This state park offers a bevy of trails and natural features, including waterfalls, rivers, and the well-known Devil’s Oven cave. The origin of the park’s name varies, depending on whom you ask, but one theory attributes it to the naturally occurring potholes in the rock. While science indicates these holes were formed over thousands of years by spinning eddies, lore has it that early settlers blamed the devil. Park in the lot on Foxtown Road and follow the Vista Trail Loop, which takes you past the Devil’s Oven and the picturesque Chapman Falls.
DISTANCE: 2.9 miles round trip
INFO: Best Day Hikes in Connecticut, 2nd ed. (AMC Books); Devil’s Hopyard State Park
Devil’s Den Preserve | Weston, Conn.
Fewer than 60 miles from New York City, this nature preserve protects more than 1,700 acres of land, wildlife, and solitude. According to legend, its name originated with the region’s former charcoal manufacturers, who saw the footprint of the devil in a cloven-shaped imprint on a boulder. Start your hike on the Laurel Trail toward Godfrey Pond and see the remains of sawmill machinery from 90 years ago, when timber was harvested in the area. Finish the loop along the Sap Brook Trail and the Deer Knoll Trail. From the Merritt Parkway (CT-15), take Exit 42 and travel north on CT-57 for about 5 miles. Turn right onto Godfrey Road then left onto Pent Road and continue on to the parking area at the road’s end.
DISTANCE: 3.3 miles round trip
INFO: Best Day Hikes in Connecticut, 2nd ed. (AMC Books)
Devil’s Path | Tannersville, N.Y.
Perhaps the most popular of all long routes in the Catskills, the Devil’s Path is famous for its rugged terrain and spectacular views. Dutch settlers to the region believed Satan lived beneath the jagged outcrops of these mountains, but the trail’s name can also be attributed to its punishing topography. The trail traverses five summits, dipping into deep valleys for an overall elevation change of 14,000 feet. You can conquer the Devil’s Path in its entirety, with overnights at lean-tos or at the Devil’s Tombstone Campground near the midpoint of the trail, or you can choose to tackle segments on day trips. Day hikers can reach the Devil’s Path by a number of offshoots. To start at the beginning, park at the trailhead off of Prediger Road, accessed by CR 16 and NY 23A from Tannersville.
DISTANCE: About 23 miles round trip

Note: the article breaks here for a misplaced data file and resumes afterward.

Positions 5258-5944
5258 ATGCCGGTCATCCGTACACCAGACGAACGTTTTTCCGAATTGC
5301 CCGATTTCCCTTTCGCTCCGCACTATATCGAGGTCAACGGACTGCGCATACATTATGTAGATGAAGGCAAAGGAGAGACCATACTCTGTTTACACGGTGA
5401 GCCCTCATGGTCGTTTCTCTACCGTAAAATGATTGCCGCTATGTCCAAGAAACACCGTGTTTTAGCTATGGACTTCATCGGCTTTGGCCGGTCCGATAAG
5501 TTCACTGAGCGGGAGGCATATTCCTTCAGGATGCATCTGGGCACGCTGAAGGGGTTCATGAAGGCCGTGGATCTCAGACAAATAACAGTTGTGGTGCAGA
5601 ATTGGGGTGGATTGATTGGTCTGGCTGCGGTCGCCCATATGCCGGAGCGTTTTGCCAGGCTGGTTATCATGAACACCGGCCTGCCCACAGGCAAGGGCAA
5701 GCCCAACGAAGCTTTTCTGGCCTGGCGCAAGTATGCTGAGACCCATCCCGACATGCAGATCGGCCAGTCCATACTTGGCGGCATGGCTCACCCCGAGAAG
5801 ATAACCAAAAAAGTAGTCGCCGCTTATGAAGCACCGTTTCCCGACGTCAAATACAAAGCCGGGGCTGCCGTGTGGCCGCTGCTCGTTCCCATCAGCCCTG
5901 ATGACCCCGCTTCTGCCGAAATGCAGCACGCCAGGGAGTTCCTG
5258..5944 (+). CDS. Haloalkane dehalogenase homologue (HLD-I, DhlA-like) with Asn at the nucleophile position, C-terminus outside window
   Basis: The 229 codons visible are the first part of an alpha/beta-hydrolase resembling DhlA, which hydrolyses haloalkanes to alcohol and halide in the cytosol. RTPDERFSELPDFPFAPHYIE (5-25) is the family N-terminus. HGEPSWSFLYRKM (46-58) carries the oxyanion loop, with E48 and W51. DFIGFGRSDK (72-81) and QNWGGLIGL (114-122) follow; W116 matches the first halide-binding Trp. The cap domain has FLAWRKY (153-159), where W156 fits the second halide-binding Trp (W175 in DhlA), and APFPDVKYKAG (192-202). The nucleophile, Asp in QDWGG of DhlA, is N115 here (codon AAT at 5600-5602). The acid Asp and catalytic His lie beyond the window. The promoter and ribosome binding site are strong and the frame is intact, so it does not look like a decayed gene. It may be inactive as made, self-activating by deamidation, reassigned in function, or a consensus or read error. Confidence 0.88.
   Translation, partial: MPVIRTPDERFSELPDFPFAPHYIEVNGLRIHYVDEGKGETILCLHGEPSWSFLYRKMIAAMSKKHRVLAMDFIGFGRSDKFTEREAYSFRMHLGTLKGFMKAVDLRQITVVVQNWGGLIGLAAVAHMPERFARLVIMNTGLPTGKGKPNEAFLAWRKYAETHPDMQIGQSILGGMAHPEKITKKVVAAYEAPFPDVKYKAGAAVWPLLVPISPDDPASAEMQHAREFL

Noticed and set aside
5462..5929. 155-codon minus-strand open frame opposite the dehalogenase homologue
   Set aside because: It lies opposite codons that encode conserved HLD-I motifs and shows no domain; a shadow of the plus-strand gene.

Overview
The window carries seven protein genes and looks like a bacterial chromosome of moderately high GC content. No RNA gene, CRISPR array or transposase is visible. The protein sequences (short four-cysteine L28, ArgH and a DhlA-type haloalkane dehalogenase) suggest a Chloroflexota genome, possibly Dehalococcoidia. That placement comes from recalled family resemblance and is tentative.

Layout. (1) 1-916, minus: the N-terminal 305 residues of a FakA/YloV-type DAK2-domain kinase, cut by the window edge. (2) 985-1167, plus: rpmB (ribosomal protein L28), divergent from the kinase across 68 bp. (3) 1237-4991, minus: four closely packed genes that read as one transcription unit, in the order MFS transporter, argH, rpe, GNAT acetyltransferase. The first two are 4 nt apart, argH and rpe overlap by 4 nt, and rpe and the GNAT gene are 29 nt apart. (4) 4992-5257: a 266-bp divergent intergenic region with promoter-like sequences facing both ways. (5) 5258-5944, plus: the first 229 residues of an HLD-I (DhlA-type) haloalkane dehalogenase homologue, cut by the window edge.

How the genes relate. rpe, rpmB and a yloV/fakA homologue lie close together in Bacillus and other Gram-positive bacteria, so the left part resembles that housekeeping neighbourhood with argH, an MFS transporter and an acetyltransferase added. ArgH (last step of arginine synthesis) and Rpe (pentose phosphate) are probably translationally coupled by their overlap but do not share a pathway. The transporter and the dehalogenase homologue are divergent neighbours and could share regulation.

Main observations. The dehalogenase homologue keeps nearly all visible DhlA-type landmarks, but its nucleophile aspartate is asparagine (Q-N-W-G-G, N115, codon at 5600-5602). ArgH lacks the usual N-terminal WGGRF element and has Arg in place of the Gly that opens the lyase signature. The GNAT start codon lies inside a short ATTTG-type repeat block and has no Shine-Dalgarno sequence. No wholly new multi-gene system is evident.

INFO: Catskill Mountain Guide, 3rd ed. (AMC Books); New York–New Jersey Trail Conference
Devil’s Pulpit | Slatington, Pa.
This loop hike through Pennsylvania’s Lehigh Gap will take you past Devil’s Pulpit, a rock formation that calls to mind a church pulpit. The trail starts on the northwestern side of the ridge, and the loop takes you all the way around Lehigh Gap. The Appalachian Trail links with the loop on the southeastern side. The result of geologic and erosional wear and tear, Devil’s Pulpit offers fantastic views of the Lehigh River. Start on the Northside Trail and follow it along the Kittatinny Ridge to Devil’s Pulpit, then continue on to the Appalachian Trail, which will return you to the trailhead. The parking area is located on Route 873, near the Lehigh River bridge.
DISTANCE: 6 miles round trip
INFO: Best Day Hikes Near Philadelphia (AMC Books)
Devil’s Marbleyard | Near Lexington, Va.
This Shenandoah Valley rock quarry boggles the mind in two ways: first with its location, appearing seemingly out of nowhere in the Virginia woods, and second with its scale. Some of the broken boulders in this 8-acre field are as large as cars and even buses. The Marbleyard was given its name in the 19th century by travelers unable to traverse it by wagon. Hike the short Belfast Trail to the bottom of the field then choose between climbing the Marbleyard itself—watch those ankles—or skirting its perimeter via a steep trail. The Belfast Trail meets a segment of the Appalachian Trail north of the Marbleyard, but hikers have the option of returning to the parking lot the way they came. Coming from VA 689 and US 11 south, the trailhead is on the left side of VA 781.
DISTANCE: 3.2 miles round trip
INFO: Best Day Hikes in the Shenandoah Valley (AMC Books)
Little Devils Stairs | Shenandoah National Forest, Va.
Located in the northern end of Shenandoah State Park, Little Devils Stairs is considered one of the more picturesque locations in the region. Strenuous early on before tapering off to moderate elevation gain, the route will take you past waterfalls, streams, and steep cliffs. Nearby is the hike’s less-traveled sibling, Big Devils Stairs, a 5.5-mile loop with views for miles. Pick up the Little Devils Stairs Trail from the parking lot on VA 614 (Keyser Hollow Road), accessible via VA 622 and US 211.
DISTANCE: 5.7 miles round trip
INFO: Best Day Hikes in the Shenandoah Valley (AMC Books)
Find hundreds of additional hikes and trip ideas throughout the Northeast and Mid-Atlantic in the Get Out archives.